I have briefly shared about how we can make use of equity funds in unit trust previously in Equity Funds~Our Best Weapon ( I ) . I shall share more on fund selection on this article. I mentioned about selecting local funds in Malaysia, while also recommended a fund for you to consider involving yourself with a simple fund selection principle I normally use. (For your information, that Fund has risen more than 4% after my recommendation 2 weeks ago and I believe it’s going to continue to grow.) Though there are many fund types and classes, I shall not deal with them too deeply because it will divert our readers’ attention and would not serve any good purpose at this point. I will discuss them when the appropriate time arrives. I shall move on to share about fund selection internationally at this article.
Mutual fund or unit trust investment has an edge over stock investment in a way that we can shift the market any time from local fund to international fund whenever we see the need. For example, Malaysia was confronted with many issues for about four years in the past (Chart A). Avoiding the Malaysia market would have saved a lot of unnecessary headaches then. While on the international front such as China, the US or Australia have been blooming. When we shifted our investment focus on the international markets, our capital can continue to enjoy steady growth.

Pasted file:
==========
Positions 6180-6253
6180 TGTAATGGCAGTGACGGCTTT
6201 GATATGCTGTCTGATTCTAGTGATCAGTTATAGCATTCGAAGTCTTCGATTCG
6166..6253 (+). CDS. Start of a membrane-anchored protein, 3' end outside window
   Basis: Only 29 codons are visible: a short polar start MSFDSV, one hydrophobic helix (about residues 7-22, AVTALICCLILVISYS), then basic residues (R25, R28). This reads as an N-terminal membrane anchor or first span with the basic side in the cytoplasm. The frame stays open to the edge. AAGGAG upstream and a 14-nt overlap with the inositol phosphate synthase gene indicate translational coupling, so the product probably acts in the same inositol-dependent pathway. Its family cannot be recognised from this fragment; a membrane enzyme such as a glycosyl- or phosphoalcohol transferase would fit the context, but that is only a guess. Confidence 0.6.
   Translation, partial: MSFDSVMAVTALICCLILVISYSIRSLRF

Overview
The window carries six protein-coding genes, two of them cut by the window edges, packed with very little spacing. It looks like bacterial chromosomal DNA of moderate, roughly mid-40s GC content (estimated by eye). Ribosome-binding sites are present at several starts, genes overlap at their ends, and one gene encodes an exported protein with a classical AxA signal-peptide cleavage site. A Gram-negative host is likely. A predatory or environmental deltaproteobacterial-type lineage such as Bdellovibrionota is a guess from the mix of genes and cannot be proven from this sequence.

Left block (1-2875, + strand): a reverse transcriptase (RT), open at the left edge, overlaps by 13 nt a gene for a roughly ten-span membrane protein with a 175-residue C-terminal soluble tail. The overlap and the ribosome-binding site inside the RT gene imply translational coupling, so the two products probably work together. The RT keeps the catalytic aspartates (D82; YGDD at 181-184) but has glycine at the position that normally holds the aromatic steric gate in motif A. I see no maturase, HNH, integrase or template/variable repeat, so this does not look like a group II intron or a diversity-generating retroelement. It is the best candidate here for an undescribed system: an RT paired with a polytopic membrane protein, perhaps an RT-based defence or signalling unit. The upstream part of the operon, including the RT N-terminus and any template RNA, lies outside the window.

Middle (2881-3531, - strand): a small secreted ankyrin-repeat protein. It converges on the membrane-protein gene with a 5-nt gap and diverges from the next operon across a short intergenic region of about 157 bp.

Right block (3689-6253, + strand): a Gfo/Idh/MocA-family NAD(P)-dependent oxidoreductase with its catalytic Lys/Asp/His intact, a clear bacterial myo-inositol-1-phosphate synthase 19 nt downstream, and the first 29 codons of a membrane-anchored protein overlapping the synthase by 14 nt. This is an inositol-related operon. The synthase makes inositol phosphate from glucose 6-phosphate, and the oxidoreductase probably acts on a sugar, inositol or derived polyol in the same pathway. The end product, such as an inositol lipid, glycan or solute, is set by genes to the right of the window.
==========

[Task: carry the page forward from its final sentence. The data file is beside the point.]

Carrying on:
There are many types of international funds; some of them come as single countries involving higher risk but the higher potential for profit growth at the same time. It’s all depends on our understanding of that single country economic condition. If we see the right opportunity and dive in, we can enjoy a certain rate of profit return.
For example, when Modi became the Prime Minister of India, he initiated a lot of evolutionary economic changes in the country, including curbing corruption issues. He led the demonization exercise of the India currency to fight corruption in November 2016. India stock indices reacted and had a steep decline. When the right moment arrived, I dive in using Manulife Investment India Equity Fund on January 31, 2017. And I saw the India indices rose steadily for several months. Finally, I withdrew my fund by August 8th, 2017 with a profit of 21.75%.